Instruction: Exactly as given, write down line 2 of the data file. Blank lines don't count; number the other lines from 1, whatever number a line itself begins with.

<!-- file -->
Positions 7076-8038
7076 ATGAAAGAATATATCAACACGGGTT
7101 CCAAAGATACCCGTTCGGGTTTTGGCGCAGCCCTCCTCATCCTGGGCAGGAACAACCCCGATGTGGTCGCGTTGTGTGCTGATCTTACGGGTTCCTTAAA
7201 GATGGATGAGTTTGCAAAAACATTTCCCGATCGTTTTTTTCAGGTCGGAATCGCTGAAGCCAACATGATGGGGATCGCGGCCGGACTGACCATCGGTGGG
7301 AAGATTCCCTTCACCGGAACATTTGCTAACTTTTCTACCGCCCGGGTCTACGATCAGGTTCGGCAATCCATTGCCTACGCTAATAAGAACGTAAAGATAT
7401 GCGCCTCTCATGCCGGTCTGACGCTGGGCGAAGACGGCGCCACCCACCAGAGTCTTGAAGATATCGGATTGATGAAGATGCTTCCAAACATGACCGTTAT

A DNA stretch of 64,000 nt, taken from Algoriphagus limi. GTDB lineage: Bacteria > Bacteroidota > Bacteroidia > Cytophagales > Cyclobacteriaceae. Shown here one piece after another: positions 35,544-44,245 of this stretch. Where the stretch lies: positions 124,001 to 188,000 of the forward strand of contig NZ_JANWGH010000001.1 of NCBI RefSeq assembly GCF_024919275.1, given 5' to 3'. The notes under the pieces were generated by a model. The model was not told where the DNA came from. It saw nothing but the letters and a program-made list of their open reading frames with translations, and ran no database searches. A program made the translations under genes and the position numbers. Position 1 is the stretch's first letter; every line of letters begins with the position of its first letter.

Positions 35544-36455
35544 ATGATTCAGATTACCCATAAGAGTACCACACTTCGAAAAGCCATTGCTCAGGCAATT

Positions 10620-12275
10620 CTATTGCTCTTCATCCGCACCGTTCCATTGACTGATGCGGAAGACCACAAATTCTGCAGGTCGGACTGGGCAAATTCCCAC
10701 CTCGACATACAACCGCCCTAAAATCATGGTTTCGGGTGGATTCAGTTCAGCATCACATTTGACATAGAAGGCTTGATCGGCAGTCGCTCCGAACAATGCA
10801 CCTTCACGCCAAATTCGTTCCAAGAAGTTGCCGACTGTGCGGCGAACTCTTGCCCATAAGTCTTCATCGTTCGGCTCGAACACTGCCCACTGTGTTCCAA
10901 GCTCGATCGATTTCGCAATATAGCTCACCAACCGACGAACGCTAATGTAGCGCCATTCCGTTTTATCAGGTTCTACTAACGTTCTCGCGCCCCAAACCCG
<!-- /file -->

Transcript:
7076 ATGAAAGAATATATCAACACGGGTT